One of the most famous figures of the original attempt at the XFL spring football league, and a man with Florida ties, had been missing for several days, but has now been found safe.
Rod “He Hate Me” Smart is arguably the most known player from the one and only season at the XFL played in 2001. That’s because he not only had a humorous nickname, but put it on the back of his Las Vegas Outlaws Jersey. Then, Smart became a nationally known, almost immediately, and would go on to play in the Super Bowl.
Smart began his ascent at Western Kentucky and eventually found his way to the NFL and the Carolina Panthers. His career in Charlotte included, being part of the Super Bowl run in 2003 where Smart participated in football’s biggest game in their narrow loss to the New England Patriots.
However, in recent days his family and friends in South Carolina had become concerned, because Smart had not been heard from in almost a week. Tuesday night authorities in Lancaster County, South Carolina, however, reported that Smart had been located and is safe.
Smart’s rise to XFL Fame began at Lakeland High School, as a member of the Dreadnaughts and one of the more famous programs in the state. Smart was not a starter for much of his senior season but did contribute, as both fullback and running back on the 1994 team.
Smart’s grades were not good enough for him to get an opportunity at the Division one level, but he ended up at Western Kentucky playing for their legendary coach, Jack Harbaugh, and running for over 2,100 yards and 21 touchdowns in his Hilltoppers career.
Not surprisingly, Smart went undrafted in the 2000 NFL Draft, but was signed on by the San Diego Chargers before being cut at the end of pre-season.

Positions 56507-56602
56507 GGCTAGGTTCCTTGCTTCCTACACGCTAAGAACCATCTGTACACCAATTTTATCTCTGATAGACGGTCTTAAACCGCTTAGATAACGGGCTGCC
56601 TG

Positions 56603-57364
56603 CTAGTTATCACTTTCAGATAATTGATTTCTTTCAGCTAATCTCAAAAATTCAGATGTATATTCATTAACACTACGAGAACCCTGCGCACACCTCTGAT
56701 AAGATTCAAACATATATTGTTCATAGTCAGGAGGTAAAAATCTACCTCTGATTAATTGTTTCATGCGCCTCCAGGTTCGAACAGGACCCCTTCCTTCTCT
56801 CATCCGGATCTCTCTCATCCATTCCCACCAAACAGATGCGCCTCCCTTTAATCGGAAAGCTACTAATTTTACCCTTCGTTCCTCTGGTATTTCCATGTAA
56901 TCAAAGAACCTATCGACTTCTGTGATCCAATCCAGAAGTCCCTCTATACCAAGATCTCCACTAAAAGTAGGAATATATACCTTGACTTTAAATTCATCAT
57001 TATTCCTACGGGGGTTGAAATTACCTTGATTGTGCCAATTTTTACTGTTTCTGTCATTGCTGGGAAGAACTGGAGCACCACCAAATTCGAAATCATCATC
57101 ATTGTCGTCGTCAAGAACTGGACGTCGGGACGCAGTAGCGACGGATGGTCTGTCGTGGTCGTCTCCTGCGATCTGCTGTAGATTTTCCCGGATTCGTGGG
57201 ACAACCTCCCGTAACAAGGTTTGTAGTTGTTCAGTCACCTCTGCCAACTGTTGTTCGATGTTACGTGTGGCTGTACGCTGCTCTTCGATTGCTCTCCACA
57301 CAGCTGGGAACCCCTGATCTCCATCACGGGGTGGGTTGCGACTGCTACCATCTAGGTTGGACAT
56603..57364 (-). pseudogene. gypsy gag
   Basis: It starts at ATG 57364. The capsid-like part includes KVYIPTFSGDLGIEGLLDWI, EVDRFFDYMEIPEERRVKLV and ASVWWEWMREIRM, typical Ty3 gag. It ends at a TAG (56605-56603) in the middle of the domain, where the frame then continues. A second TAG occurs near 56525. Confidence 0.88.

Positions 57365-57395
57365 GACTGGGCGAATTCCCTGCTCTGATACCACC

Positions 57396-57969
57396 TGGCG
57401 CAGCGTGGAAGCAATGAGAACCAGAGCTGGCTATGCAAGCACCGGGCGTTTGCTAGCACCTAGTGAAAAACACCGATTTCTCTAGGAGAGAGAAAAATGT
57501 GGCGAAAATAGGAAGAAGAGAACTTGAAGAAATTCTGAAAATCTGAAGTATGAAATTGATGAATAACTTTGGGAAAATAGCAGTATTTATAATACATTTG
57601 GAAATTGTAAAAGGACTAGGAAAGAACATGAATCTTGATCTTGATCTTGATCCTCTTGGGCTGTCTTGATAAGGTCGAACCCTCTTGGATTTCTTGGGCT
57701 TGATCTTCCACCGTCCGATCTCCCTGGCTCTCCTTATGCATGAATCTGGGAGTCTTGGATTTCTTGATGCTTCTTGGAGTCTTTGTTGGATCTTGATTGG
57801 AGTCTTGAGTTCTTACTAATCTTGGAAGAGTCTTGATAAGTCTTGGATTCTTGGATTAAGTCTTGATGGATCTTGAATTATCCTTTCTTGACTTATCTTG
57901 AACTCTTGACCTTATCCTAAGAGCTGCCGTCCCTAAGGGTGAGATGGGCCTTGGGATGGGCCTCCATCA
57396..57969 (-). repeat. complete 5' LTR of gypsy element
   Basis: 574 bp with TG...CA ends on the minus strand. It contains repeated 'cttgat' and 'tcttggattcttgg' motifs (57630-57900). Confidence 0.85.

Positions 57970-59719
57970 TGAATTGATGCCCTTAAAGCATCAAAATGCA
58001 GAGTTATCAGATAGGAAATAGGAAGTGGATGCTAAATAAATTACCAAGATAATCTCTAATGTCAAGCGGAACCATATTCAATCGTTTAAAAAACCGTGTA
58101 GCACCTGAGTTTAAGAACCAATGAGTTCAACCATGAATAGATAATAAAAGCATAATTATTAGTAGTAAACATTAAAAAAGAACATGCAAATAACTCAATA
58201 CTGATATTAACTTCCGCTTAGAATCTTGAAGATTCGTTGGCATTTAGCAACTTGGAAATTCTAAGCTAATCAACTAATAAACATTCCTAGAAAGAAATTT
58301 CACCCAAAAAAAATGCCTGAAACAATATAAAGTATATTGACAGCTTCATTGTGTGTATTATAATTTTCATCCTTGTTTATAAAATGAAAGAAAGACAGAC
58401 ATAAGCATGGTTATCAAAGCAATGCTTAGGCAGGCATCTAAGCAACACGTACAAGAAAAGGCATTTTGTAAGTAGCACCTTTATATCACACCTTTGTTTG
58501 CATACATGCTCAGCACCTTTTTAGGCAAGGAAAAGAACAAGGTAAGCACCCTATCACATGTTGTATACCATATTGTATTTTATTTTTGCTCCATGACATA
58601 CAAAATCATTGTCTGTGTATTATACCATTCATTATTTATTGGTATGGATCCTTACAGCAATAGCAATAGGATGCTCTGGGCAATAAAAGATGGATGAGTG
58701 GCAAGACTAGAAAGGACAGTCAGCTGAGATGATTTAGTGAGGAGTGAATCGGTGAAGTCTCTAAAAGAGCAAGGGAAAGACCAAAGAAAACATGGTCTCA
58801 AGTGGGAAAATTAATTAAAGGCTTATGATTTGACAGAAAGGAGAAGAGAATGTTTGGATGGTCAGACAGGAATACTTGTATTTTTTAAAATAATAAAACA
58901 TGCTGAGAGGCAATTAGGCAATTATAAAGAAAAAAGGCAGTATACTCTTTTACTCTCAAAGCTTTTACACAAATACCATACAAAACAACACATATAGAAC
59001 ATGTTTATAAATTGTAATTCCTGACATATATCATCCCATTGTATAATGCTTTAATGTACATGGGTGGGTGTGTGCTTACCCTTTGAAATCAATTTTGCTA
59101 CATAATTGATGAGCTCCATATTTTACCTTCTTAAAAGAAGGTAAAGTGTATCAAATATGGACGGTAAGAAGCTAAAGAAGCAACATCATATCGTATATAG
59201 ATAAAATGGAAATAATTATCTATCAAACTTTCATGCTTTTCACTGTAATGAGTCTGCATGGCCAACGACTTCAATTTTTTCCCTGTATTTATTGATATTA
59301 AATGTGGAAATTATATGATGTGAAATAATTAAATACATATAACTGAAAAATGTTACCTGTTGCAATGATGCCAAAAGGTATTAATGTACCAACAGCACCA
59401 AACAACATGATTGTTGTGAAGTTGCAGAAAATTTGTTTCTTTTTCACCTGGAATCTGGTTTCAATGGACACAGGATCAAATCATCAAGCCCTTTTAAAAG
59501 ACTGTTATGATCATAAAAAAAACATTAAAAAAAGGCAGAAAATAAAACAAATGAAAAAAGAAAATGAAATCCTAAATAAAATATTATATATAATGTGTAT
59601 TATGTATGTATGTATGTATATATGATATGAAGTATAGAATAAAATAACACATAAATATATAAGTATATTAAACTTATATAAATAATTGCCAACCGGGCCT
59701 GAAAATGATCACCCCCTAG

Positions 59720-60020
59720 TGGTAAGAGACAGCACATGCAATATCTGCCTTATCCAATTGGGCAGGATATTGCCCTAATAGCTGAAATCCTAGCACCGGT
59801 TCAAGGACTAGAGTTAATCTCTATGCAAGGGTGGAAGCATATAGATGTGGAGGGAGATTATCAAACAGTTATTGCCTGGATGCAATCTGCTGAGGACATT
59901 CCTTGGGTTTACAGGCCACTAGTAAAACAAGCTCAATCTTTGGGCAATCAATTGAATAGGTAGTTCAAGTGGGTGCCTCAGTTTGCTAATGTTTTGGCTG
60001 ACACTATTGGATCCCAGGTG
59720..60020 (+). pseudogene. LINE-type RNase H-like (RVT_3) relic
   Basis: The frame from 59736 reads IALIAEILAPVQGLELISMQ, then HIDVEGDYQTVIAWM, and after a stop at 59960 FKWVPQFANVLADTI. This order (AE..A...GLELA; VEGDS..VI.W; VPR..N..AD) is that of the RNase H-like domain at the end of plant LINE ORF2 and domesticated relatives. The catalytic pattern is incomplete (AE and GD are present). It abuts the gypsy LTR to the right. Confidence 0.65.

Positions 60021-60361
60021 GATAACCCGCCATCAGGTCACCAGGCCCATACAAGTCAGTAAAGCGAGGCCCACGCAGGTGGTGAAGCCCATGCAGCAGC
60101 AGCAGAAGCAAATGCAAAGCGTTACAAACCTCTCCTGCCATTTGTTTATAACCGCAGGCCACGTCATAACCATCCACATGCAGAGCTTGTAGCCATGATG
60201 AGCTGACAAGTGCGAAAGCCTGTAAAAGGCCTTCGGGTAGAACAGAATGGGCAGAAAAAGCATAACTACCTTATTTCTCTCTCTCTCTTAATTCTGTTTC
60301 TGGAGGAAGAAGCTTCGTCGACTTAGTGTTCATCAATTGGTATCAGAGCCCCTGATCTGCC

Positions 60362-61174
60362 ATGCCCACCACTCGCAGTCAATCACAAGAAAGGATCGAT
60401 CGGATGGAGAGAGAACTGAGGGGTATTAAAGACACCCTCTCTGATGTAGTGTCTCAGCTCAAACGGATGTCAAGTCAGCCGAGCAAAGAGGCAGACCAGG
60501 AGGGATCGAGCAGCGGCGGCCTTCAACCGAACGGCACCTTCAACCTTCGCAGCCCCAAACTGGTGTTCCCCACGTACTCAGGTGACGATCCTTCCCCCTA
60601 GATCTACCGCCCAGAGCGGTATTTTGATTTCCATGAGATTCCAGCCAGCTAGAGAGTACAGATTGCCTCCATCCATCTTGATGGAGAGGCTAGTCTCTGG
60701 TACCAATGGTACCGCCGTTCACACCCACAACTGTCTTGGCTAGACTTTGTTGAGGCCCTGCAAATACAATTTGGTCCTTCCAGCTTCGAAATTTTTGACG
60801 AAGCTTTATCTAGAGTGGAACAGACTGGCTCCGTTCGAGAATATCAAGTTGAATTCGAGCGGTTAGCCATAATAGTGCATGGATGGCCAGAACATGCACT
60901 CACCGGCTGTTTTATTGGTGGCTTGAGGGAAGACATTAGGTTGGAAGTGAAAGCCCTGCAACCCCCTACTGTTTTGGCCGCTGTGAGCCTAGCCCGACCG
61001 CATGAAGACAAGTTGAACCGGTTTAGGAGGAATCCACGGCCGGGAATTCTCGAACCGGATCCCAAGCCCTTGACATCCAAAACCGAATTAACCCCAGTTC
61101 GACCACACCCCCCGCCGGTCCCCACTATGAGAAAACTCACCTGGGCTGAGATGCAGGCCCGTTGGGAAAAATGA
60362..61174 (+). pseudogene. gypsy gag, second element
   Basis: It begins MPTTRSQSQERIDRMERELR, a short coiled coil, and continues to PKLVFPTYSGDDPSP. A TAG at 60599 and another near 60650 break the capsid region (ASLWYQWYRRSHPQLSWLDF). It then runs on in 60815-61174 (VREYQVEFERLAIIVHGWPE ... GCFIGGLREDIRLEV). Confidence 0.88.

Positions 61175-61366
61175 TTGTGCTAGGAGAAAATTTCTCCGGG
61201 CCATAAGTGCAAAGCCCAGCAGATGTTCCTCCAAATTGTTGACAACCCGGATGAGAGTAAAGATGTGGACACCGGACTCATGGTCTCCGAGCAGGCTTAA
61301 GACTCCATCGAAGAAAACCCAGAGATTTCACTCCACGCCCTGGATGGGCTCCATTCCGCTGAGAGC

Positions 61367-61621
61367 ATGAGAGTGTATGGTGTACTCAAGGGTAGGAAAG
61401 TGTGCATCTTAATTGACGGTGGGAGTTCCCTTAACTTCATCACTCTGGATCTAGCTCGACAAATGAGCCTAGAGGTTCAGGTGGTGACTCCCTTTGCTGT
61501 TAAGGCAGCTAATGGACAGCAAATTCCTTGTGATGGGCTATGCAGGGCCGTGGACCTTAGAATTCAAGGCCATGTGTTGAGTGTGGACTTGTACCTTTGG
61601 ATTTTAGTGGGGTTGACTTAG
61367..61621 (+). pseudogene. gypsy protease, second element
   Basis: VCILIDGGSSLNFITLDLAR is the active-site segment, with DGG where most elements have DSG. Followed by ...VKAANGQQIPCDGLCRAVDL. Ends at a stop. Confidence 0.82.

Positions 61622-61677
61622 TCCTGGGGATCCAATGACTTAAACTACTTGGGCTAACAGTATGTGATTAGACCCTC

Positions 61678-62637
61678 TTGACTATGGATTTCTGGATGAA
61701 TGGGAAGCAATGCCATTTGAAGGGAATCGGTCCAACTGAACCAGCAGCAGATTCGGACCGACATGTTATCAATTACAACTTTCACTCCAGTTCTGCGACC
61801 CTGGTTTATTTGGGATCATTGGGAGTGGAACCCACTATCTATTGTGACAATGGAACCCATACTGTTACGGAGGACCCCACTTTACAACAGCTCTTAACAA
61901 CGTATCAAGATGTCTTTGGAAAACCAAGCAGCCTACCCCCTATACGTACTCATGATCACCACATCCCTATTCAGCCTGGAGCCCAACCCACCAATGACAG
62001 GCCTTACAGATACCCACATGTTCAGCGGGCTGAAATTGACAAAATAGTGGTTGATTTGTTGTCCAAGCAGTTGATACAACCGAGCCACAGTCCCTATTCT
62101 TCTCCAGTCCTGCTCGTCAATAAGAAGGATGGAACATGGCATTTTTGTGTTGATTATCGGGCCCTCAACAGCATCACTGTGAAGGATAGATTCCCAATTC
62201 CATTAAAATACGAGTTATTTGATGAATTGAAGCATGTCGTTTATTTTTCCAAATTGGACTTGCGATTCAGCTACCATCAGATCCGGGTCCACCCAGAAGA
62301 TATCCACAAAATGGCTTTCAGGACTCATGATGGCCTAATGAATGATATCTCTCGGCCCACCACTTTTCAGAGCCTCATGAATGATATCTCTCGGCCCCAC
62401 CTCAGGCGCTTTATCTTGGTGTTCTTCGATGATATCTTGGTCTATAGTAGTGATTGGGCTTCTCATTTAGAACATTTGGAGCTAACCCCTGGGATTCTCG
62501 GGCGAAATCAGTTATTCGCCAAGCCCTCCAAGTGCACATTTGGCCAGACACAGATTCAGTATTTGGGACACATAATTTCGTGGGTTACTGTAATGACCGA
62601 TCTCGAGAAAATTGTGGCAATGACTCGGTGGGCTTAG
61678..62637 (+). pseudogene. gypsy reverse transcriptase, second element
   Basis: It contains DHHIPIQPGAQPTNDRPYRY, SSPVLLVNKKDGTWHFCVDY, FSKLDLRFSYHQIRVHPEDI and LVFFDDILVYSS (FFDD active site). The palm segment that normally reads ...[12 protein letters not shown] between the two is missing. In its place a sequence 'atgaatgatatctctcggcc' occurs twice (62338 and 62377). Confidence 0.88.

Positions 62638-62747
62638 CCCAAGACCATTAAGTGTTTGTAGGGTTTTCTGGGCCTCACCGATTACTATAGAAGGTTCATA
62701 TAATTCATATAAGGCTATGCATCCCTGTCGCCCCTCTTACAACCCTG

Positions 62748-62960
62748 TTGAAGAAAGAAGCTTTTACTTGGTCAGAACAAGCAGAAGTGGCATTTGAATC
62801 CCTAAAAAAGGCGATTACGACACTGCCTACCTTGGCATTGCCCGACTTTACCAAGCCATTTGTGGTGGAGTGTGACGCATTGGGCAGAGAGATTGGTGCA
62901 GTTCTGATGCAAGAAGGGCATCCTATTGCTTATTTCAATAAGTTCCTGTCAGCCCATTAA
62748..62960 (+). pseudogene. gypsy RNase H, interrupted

That’s when Smart hooked on with McMahon’s start-up XFL in the spring of 2001 and after being allocated to the Las Vegas Outlaws chose the nickname “He Hate Me” for the back of his jersey instead of some variation of his name. Smith said at the time, and has repeated in interviews since that he basically used that as a mantra for his own self confidence. And, that he was going to make others “hate him” for how good he was ,and how hard he was working to make it as a pro football player.
McMahon and the XFL marketed the nickname and Smart as the league got off to a fast start with a bunch of television audience the first two weeks and Buzz. As you probably know by now, all of it fizzled and the XFL folded after just one season. (As a side note, they are trying to make a comeback 19 years later in the spring of 2020.)
Back to Smart. After the XFL showcase opportunity, he signed on with the Panthers (above) and eventually, became an excellent punt and kickoff return weapon for them. Smart returned a kick 100 yards for a touchdown in the 2003 season against the New Orleans Saints. And, he also famously took the opening kickoff for Carolina against New England in Super Bowl 38 and later returned four punts for 74 yards during the Panthers narrow 32-29 loss.
Injuries befell Smart in Carolina and later with Oakland Raiders ending his career in 2006.
Now in 2019, smart had settled in South Carolina holding jobs a school guidance counselor and football coach over the past decade, but his family became concerned when no one had seen or been able to communicate with him since the middle of last week. So, on Tuesday the family alerted authorities to help find Smart fearing for his safety.
About six hours after the initial reports went out about “He Hate Me” being missing, authorities located in Lancaster County, which is about 20 minutes south of Charlotte just across the South Carolina border, found him.
It’s a happy ending for a guy that’s certainly latched on to a great marketing gimmick and etched out a place, even temporarily, in our football consciousness earlier this century
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